Figaro crawled on his belly towards the window. It was too dark to see anything but he didn’t want to ask Grandma to turn her light on in case it attracted attention. Grandma might not have detected anyone nearby but that didn’t mean the assassin was working alone. And Figaro was familiar enough with his room to not need to see.

He found the gun first, examined it with his fingers and recognised the make. It was a locally-made weapon, good for close-quarter combat, quiet and powerful. It had been modified, though. The firing mechanism had been replaced and the modification didn’t seem to fit correctly. An unfortunate mistake or a deliberate one? Perhaps Figaro wasn’t the only one to be betrayed tonight.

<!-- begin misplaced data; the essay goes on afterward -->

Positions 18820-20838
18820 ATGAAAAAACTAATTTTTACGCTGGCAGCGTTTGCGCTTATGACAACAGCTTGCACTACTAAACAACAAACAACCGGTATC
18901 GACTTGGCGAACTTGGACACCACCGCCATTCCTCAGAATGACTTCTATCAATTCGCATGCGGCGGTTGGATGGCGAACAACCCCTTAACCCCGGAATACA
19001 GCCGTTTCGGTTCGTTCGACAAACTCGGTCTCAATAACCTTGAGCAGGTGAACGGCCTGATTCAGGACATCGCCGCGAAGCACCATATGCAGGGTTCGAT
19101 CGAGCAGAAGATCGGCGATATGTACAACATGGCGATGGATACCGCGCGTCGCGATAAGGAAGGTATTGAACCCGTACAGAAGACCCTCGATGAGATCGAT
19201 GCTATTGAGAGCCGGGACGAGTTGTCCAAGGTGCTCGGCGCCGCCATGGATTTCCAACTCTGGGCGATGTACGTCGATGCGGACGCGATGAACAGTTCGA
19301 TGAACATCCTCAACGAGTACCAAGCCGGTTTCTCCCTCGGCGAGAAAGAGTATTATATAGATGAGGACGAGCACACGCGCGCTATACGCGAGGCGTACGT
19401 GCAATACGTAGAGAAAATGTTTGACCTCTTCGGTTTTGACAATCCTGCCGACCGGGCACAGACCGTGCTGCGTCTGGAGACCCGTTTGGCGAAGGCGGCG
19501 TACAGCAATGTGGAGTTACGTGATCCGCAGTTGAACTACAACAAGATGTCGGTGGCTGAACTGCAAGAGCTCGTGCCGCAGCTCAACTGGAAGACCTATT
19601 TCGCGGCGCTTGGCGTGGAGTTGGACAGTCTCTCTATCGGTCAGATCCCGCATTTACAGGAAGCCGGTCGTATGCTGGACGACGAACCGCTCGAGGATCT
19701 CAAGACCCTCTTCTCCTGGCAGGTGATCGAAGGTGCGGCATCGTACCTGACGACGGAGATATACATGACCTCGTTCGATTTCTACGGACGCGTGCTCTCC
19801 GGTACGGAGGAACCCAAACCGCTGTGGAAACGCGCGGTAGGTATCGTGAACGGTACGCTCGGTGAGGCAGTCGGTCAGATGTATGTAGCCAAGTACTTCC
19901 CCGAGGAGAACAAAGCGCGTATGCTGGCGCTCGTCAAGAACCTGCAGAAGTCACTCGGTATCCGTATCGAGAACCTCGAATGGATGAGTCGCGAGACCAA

The body was lying in a manner that would have been painful if the assassin had still been alive. Figaro removed the helmet and felt the owner’s face. It was male, smooth suggesting youth, and had multiple rings in one ear, a local custom among gang members. If there had been light, he would probably see an eyeball tattoo in one eye, also.

Most likely, this person had been sent by one of the ruling families looking for revenge. The visiting delegation who had come to see Mackus earlier could have used the meeting to gain access to the house’s security systems. Or at least that was how it was supposed to look.

The families who had died to the Seneca protocol had been excised completely, the entire bloodline — there was no one left to seek vengeance on their behalf. The new representatives had gained power and influence, so why would they wish to upset the new status quo? And if they had a reason, why send a young thug to do the job?

Figaro took the knife out of the helmet and put it in his belt. He had fallen asleep in his clothes, only removing his shoes. He made his way to the door in his socks and opened it.